The Washington Times reports that students in an East London school are no longer to raise their hands in order to ask or answer a question. “No Hands Up” signs have gone up in each classroom.
Here’s the principal’s explanation: The principal, Andrew Buck, said it is always the same children who wave their arms in the air, while the rest of the class sits back. When teachers try to involve less-adventurous pupils by choosing them instead, that leads to feelings of victimization. Mr. Buck believes that it can also cause panic in children who are picked but do not know the answer while others around them are straining to give it. To spare the embarrassment of those who do not know the answer, the school uses a “phone a friend” system, allowing one child to nominate another to take the question instead.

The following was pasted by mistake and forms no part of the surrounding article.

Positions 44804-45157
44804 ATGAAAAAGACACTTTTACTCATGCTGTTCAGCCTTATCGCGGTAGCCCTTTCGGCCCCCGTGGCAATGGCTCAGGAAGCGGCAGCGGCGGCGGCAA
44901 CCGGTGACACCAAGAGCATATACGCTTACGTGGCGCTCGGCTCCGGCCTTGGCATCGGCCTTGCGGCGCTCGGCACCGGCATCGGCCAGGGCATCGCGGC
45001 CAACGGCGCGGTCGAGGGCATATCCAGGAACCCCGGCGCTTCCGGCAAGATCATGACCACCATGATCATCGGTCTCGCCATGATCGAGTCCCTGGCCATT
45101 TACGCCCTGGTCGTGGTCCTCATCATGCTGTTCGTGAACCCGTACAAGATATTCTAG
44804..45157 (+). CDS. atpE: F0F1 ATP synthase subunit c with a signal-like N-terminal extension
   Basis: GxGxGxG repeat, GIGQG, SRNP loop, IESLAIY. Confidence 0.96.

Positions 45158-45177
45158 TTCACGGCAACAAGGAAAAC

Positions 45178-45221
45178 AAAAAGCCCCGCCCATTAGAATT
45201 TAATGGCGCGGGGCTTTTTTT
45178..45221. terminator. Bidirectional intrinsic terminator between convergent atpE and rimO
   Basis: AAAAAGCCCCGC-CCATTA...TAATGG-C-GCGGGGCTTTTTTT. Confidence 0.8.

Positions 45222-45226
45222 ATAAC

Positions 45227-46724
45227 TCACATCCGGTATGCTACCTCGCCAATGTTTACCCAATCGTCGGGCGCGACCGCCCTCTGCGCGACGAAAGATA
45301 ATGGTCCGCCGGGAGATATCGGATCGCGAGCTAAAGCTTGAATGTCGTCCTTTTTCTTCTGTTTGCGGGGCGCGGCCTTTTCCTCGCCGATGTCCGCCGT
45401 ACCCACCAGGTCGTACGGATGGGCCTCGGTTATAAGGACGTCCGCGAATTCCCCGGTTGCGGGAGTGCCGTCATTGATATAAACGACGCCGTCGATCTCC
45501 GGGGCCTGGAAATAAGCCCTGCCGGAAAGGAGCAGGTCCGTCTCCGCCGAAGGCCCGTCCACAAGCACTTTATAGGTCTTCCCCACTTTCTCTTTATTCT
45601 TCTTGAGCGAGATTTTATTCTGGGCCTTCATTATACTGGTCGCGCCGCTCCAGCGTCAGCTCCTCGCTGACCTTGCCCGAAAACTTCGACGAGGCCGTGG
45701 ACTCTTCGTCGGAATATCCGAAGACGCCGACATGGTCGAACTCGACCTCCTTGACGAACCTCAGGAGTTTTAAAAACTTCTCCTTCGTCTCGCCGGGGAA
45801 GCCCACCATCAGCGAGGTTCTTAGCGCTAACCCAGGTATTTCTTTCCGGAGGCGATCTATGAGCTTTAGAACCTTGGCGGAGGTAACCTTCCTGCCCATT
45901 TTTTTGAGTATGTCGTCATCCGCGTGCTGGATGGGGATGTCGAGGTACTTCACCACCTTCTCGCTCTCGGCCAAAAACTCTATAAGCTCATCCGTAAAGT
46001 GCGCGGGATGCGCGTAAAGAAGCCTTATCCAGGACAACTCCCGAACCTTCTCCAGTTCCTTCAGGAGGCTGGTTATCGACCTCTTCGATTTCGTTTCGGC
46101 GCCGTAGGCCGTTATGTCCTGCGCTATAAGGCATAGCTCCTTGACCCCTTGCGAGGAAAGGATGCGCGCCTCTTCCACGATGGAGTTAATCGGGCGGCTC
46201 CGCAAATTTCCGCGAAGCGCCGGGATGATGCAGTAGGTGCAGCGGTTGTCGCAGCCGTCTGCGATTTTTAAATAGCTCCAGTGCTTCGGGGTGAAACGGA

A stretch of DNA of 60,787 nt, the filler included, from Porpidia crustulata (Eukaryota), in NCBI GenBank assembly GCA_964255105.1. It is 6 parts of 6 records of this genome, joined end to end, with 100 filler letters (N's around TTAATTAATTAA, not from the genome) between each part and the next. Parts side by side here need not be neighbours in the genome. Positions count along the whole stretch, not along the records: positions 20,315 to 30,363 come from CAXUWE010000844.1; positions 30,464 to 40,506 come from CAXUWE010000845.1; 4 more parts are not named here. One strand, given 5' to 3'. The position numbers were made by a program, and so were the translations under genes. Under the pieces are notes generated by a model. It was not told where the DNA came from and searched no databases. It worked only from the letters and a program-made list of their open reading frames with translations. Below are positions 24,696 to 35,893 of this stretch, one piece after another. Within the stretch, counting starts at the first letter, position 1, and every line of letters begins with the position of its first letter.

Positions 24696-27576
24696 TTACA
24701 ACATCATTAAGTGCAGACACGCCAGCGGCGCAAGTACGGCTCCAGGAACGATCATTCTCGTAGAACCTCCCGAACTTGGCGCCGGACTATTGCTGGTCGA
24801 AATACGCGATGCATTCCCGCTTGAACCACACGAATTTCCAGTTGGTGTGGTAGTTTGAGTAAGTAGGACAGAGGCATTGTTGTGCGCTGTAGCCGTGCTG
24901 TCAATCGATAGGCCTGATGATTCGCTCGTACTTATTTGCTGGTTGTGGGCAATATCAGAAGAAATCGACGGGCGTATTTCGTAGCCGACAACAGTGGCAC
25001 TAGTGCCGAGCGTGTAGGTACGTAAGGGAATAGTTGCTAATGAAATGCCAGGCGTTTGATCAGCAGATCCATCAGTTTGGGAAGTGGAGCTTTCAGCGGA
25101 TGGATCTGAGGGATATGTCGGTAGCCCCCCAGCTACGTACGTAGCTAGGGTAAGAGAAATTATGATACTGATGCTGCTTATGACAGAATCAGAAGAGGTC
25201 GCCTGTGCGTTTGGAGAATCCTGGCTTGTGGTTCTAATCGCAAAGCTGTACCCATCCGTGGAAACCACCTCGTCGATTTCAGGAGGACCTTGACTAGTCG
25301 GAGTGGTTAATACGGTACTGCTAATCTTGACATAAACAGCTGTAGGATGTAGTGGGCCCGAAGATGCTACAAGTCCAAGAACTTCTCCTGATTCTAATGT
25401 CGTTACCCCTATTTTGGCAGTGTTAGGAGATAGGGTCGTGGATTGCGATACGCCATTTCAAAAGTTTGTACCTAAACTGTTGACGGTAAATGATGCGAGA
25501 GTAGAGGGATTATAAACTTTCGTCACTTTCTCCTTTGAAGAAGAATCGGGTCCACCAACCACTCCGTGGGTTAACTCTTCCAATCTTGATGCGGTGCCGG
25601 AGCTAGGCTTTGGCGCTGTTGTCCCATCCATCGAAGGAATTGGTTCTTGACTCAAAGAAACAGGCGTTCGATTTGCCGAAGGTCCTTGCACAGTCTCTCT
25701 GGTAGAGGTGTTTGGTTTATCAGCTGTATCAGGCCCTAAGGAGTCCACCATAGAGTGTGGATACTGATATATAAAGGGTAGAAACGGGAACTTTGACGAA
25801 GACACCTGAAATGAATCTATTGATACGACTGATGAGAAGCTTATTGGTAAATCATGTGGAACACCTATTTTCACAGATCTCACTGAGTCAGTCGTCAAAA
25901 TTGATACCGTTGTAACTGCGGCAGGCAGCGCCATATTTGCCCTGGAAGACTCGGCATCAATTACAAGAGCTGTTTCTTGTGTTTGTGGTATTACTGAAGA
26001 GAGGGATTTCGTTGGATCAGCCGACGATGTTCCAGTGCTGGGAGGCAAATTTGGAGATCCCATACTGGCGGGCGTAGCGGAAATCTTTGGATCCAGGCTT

This nonsense of political correctness and emotional hand-wringing leads to the obvious question: What if the “nominated” child does not know the answer? Now, that would be real victimization.
Also from the article: Mick Brookes, the general secretary of the National Association of Head Teachers, said it was the first time he had heard of such a policy. “The habit will be hard to break, but when you listen to what the head [teacher] says, there may be method in what at first appears to be madness.” Then again . . . maybe not.
R. Albert Mohler Jr.
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